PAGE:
Both of Virginia’s senators, Tim Kaine and Mark Warner, are working with the bipartisan group, which is no surprise, given that the state is home to a large number of federal employees, who are likely to feel the effects of the government shutdown more than most.
Virginia is not the only state to have both of its senators in on the negotiation. Maggie Hassan and Jeanne Shaheen of New Hampshire are continuing their state’s tradition of pragmatic New England politics. Neither face re-election this year, but New Hampshire was one of the tightest states in the 2016 election, with Mrs. Clinton beating Mr. Trump by fewer than 3,000 votes.
Amy Klobuchar of Minnesota and Angus King of Maine, who is technically an independent but caucuses with the Democrats, also face re-election this year, and while their seats are generally seen to be relatively safe, they both represent states that Mrs. Clinton won in 2016 by relatively slim margins. Along with Chris Coons of Delaware, both Ms. Klobuchar and Mr. King are stalwart moderates of the Senate, and Ms. Klobuchar’s name is often found on lists of likely Democratic contenders for the presidency in 2020.
• Lamar Alexander of Tennessee
• Susan Collins of Maine
• Bob Corker of Tennessee
• Jeff Flake of Arizona
• Cory Gardner of Colorado
• Lindsey Graham of South Carolina
• Johnny Isakson of Georgia
• Lisa Murkowski of Alaska
• Mike Rounds of South Dakota
In large part, the Republicans in this caucus have a history of bipartisanship and frustration at ongoing gridlock. Susan Collins of Maine and Lisa Murkowski of Alaska are two moderates whose votes during the debates on health care and the tax overhaul were crucial in determining the fate of the legislation.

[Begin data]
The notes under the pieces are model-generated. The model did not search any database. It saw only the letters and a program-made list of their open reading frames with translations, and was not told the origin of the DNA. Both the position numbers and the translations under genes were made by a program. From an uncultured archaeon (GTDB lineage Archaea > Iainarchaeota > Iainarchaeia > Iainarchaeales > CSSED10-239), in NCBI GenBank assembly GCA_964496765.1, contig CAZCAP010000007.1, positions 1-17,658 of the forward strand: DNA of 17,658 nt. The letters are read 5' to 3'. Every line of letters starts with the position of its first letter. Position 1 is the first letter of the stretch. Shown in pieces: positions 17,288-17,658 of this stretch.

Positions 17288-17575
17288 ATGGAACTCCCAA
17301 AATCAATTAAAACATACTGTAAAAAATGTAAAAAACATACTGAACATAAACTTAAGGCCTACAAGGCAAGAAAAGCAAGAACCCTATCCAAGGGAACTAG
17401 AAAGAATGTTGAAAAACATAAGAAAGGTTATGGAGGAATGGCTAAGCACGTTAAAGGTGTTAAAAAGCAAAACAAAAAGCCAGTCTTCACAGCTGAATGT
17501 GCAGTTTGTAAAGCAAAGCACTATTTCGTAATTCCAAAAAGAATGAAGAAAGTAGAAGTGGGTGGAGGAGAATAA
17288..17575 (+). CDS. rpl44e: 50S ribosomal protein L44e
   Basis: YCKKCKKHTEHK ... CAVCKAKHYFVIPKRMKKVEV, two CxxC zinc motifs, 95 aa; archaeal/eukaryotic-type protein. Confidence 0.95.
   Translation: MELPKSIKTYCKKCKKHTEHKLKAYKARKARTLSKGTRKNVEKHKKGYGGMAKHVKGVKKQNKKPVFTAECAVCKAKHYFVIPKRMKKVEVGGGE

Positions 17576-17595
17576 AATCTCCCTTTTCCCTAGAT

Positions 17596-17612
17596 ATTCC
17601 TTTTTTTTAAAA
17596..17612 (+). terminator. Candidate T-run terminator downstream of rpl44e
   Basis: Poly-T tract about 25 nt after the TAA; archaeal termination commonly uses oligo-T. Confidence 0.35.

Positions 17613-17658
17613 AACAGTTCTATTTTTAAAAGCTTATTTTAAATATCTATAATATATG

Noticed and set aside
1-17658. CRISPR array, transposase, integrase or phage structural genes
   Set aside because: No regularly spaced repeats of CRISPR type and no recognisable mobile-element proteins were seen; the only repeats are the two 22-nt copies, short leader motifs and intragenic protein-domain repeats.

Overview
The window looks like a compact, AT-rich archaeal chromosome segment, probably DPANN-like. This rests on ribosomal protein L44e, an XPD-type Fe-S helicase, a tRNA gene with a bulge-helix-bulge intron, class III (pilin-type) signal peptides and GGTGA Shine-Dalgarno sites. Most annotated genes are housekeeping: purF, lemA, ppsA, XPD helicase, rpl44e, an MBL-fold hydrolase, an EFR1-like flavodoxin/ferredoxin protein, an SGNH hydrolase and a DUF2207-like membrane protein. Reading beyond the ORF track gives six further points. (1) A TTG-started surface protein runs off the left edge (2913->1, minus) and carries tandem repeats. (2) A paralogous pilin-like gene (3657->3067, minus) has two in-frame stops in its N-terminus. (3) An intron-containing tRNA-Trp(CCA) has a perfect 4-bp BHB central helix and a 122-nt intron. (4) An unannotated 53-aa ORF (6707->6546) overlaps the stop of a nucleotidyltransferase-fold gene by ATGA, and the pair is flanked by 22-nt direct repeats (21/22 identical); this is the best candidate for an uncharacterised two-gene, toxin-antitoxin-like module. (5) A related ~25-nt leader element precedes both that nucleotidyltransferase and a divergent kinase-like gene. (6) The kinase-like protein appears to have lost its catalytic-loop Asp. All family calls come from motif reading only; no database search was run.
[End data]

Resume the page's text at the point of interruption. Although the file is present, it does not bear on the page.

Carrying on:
Jeff Flake of Arizona and Bob Corker of Tennessee, who have both declared that they will not seek re-election in 2018, have emerged as Republicans willing to break with their party and publicly criticize President Trump. Other senators, like Mike Rounds of South Dakota and Johnny Isakson of Georgia have expressed frustration at the continued use of short-term spending bills to keep the government open.
Mr. Isakson, Mr. Flake and Lindsey Graham of South Carolina have also been among the leading conservatives working on immigration reform. It was Mr. Graham who reportedly pushed back against Mr. Trump two weeks ago when he made a vulgar and disparaging remark about immigrants from African nations.
While not up for re-election, Cory Gardner of Colorado serves in an important role for Republicans in the 2018 election cycle. As the chairman of the National Republican Senatorial Committee, Mr. Gardner, who represents a swing state, has the task of strengthening the Republican field for the midterm election, ultimately trying to widen the slim majority that the party holds in the Senate.
Whatever deal, if any, this group comes up with, it must get approval from the majority leader, Senator Mitch McConnell of Kentucky. Lamar Alexander, who is close to Mr. McConnell, will probably be an important voice in relaying what would be acceptable during the negotiations and then presenting it to Republican leadership.